(1) Journal prices are much higher in science, technology, and medicine (the STM fields) than in the humanities. The pricing crisis is not the only reason to consider OA, and not the primary reason for researchers themselves, but it's a major one for libraries and universities. In the humanities affordable journals defuse the urgency of reducing prices or turning to OA as part of the solution. Researchers have the same motivation to consider OA in the humanities and the sciences --to enlarge their audience and increase their impact. But the sciences see a convergence of motives, and hence a partnership of stakeholders, missing from the humanities.
According to the 2002 _Library Journal_ pricing survey, the average subscription prices for journals in STM fields were 10-20 times higher than the average prices in the humanities. For example, compare biology ($1,097.01), chemistry ($2,143.22), and physics ($2,218.82) with history ($126.35), literature ($110.51), and philosophy ($146.60).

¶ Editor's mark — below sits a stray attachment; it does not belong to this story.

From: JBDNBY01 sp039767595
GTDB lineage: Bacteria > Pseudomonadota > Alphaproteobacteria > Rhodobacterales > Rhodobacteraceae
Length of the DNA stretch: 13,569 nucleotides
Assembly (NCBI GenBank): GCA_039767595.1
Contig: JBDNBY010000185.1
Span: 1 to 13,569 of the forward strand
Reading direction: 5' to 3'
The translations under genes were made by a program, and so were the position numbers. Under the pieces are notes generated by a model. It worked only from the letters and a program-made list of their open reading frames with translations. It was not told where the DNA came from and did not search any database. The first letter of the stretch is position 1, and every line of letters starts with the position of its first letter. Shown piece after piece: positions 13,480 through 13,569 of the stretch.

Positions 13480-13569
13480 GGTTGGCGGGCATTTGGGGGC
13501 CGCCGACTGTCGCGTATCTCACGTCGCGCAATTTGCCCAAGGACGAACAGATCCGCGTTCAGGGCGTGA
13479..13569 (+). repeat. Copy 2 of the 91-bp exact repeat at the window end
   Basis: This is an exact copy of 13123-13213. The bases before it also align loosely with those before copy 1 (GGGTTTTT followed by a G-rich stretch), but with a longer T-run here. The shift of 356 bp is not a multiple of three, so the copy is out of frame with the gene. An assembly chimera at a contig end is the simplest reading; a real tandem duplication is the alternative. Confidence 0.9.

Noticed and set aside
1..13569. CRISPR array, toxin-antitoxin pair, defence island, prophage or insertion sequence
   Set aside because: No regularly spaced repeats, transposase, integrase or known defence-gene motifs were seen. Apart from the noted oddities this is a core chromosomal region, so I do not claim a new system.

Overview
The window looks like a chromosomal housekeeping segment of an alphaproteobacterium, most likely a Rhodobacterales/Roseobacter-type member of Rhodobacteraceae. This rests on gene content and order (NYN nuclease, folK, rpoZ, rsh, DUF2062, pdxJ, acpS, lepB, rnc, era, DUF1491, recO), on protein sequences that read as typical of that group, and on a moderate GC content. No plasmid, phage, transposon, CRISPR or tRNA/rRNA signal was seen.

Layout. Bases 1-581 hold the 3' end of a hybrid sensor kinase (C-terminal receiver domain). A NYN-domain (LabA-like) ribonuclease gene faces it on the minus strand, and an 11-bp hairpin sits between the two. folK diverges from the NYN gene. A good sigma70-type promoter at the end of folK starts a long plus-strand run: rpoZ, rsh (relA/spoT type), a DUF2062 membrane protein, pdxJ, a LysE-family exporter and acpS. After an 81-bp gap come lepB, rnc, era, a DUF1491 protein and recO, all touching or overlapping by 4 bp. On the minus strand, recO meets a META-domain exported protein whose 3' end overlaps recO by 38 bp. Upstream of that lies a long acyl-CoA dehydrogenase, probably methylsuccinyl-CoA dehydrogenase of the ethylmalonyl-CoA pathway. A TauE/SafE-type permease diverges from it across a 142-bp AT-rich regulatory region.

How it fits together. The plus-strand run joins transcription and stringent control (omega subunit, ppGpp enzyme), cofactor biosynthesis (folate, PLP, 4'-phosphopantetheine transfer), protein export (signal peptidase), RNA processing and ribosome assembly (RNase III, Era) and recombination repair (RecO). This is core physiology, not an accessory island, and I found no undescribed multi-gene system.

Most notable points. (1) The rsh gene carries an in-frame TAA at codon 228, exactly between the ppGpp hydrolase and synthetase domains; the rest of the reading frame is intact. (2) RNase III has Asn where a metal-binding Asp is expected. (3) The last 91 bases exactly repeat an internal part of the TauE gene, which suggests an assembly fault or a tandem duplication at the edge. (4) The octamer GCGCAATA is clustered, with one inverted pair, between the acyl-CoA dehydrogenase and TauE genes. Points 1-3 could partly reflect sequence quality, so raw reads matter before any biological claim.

(2) Much more STM research is funded than humanities research. Hence, in the STM fields there is much more money to pay the processing fees charged by OA journals. In the humanities, there are fewer OA journals, and nearly all of them operate without processing fees.
(3) At least in the U.S., the government funds far more STM research than humanities research. Hence the "taxpayer argument" for open access (that taxpayers shouldn't have to pay a second fee for access to the results of taxpayer-funded research) is stronger in the STM fields than the humanities. The taxpayer argument isn't the only argument for open access, but it's one of the strongest and certainly one of the first to appeal to policy-makers and the public. It may only apply to a fraction of STM research, but that fraction dwarfs the comparable fraction of humanities research.